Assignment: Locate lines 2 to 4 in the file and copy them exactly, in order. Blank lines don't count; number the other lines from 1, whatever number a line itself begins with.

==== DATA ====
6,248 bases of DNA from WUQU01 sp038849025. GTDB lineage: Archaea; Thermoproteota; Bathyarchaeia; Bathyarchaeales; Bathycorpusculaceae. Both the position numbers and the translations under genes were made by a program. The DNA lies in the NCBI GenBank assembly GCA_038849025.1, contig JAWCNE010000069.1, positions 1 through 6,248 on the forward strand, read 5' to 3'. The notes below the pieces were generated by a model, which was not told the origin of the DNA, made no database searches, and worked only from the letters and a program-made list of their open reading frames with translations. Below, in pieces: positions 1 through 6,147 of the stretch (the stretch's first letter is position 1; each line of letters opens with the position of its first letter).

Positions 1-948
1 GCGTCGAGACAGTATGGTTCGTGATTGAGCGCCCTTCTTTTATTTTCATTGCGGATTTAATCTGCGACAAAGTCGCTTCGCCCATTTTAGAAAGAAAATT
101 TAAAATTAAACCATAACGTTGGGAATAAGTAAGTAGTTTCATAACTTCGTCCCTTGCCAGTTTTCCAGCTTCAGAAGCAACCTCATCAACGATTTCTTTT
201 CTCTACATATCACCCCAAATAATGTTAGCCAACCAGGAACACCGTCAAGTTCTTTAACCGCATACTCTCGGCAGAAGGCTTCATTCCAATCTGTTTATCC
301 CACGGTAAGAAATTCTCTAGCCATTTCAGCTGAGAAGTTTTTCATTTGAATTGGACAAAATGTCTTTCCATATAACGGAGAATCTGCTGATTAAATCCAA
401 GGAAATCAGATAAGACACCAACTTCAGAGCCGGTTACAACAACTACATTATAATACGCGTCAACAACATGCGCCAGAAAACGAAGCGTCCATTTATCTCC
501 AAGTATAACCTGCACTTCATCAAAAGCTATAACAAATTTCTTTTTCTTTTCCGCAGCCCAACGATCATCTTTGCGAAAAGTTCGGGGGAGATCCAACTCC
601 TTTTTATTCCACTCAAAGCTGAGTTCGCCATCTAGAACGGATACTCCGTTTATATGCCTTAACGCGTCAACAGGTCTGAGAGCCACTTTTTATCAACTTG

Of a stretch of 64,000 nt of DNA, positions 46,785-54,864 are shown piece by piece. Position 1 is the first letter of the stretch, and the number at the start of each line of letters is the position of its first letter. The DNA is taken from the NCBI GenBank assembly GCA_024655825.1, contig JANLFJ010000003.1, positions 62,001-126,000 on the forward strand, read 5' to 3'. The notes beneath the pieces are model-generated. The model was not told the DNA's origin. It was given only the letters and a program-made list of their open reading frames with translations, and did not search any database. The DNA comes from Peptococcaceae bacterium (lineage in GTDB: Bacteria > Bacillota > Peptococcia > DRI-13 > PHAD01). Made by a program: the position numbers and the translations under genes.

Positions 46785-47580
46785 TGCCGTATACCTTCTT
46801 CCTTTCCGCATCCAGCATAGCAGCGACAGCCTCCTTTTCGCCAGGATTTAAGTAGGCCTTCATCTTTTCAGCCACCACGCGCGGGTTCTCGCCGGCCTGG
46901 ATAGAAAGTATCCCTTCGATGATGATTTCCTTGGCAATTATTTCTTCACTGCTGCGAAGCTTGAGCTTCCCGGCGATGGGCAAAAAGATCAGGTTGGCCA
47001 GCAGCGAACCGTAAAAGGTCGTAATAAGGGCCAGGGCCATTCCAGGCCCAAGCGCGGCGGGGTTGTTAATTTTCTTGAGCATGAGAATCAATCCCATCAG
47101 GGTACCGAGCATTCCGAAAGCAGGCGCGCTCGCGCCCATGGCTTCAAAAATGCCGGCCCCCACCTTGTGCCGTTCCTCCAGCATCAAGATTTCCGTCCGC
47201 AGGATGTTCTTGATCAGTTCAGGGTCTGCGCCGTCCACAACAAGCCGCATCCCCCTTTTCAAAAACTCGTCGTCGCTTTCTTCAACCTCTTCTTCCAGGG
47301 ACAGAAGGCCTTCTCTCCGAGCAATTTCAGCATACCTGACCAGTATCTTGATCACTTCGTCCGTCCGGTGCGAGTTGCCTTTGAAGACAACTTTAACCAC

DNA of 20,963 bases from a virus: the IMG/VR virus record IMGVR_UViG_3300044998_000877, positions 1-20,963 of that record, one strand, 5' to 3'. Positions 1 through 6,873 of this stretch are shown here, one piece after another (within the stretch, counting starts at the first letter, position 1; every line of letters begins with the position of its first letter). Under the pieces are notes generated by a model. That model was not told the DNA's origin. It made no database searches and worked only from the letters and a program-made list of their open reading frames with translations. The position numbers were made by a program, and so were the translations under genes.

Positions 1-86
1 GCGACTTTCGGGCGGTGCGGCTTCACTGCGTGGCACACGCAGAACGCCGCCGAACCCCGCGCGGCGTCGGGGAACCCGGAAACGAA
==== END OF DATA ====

Positions 1-948
1 GCGTCGAGACAGTATGGTTCGTGATTGAGCGCCCTTCTTTTATTTTCATTGCGGATTTAATCTGCGACAAAGTCGCTTCGCCCATTTTAGAAAGAAAATT
101 TAAAATTAAACCATAACGTTGGGAATAAGTAAGTAGTTTCATAACTTCGTCCCTTGCCAGTTTTCCAGCTTCAGAAGCAACCTCATCAACGATTTCTTTT